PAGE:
Central African Republic: Another Massacre
by Elizabeth Kendal, Religious Liberty Prayer Bulletin

In March 2013 Bangui — the capital of predominantly Christian (some 76 percent) Central African Republic (CAR) — was overrun and seized by ‘Seleka’ — a foreign-backed alliance of well-armed local and foreign Islamic militias. Seleka’s advance and rule were brutal. But for CAR’s Christians the worst was how so many of their Muslim neighbours celebrated Seleka’s arrival, even rushing to loot the homes of their now imperilled Christian neighbours. Trust was shattered.

Eventually, in January 2014, Seleka was driven from the capital along with its supporters and indeed any hapless Muslim who could be found. At that point, France and the UN intervened; now the conflict is frozen with nearly half the state under the control of Islamic militants.

Violence and insecurity persist

Violence and insecurity persist, especially on the ‘front-line’. The freezing of the conflict has left Christians whose towns and villages are now in rebel-held territory in a precarious position. The Islamic rebels (and their foreign backers) want CAR formally partitioned so the north might become an independent Islamic State  – complete with its diamonds [map]. Determined to preserve the de-facto partition, Islamic militants are undermining all the government’s efforts to promote reconciliation.



Kaga-Bandoro, the capital of the Nana-Grebizi economic prefecture, is a market town in the northern Central African Republic, some 245km north of the capital, Bangui. A mostly Christian city, Kaga-Bandoro is also home to many thousands of displaced Christians from across the north-central region. But Kaga-Bandoro is in rebel-controlled territory, meaning its mostly Christian residents are essentially being held hostage. According to the local media organ, Radio Ndeke Luka, ‘anti-Balaka’ fighters [village defense militias] from various villages across the region had gathered in the village of Ndomete, some 10km from Kaga-Bandoro. They were allegedly plotting to liberate the city and drive the Islamic militants out.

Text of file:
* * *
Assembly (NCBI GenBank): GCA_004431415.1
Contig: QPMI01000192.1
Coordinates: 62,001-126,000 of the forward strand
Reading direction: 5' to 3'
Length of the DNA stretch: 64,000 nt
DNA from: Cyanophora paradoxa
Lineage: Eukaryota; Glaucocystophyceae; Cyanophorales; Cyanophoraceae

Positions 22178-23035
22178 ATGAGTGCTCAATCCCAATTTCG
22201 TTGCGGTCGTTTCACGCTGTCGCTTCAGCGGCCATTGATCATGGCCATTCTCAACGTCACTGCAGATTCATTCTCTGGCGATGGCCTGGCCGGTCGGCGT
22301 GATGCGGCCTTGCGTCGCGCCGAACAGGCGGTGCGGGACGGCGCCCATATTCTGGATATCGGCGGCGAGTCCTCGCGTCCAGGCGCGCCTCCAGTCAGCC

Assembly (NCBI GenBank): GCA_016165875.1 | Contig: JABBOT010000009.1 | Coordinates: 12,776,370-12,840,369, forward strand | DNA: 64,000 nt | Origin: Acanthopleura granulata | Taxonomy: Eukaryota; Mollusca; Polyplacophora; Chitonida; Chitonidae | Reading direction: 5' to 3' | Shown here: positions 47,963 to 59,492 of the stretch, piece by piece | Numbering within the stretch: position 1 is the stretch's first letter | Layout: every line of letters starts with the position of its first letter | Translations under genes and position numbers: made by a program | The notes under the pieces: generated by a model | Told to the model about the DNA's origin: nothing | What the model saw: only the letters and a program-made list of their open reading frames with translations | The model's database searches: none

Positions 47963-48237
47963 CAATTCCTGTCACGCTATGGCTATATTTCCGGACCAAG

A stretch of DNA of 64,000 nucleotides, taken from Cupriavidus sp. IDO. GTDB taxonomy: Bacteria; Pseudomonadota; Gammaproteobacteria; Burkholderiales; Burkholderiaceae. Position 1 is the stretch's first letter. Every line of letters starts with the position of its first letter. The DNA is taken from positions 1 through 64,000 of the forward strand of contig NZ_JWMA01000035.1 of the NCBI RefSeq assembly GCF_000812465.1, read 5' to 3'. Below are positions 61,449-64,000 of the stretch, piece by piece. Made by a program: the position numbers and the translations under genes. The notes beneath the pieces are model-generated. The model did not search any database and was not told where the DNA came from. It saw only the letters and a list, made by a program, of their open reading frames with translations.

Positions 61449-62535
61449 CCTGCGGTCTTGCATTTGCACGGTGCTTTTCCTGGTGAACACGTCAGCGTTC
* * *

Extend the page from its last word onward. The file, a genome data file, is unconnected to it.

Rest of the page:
Murderous rampage by Muslims

However, on the evening of Friday 16 September, ex-Seleka fighters under the command of General Alkatim Mahamat swept through Ndomete, going door-to-door killing Christian villagers. According to Radio Ndeke Luka, 19 were slaughtered while dozens were injured. The spokesman to the Presidency, Albert Mokpeme, called it a ‘massacre’. The next day clashes erupted in Kaga-Bandoro where at least five more were killed. An aid worker was seriously wounded.

The rebels rampaged, looting the radio station, local businesses, aid agencies, as well as the Church of the Nativity which hosts and supports a large population of displaced Christians. Peacekeepers from the United Nations Multidimensional Integrated Stabilisation Mission in the Central African Republic (MINUSCA) were deployed to the area. Having separated the parties, they are now keeping the ‘peace’ and calling on the belligerents to lay down their weapons.

Local Christian leaders are skeptical. ‘If the government is not going to beef up the security, then we are going to defend ourselves,’ one church leader told Morning Star News. ‘We shall not keep quiet as our brothers are dying.’

Source: Religious Liberty Prayer Bulletin

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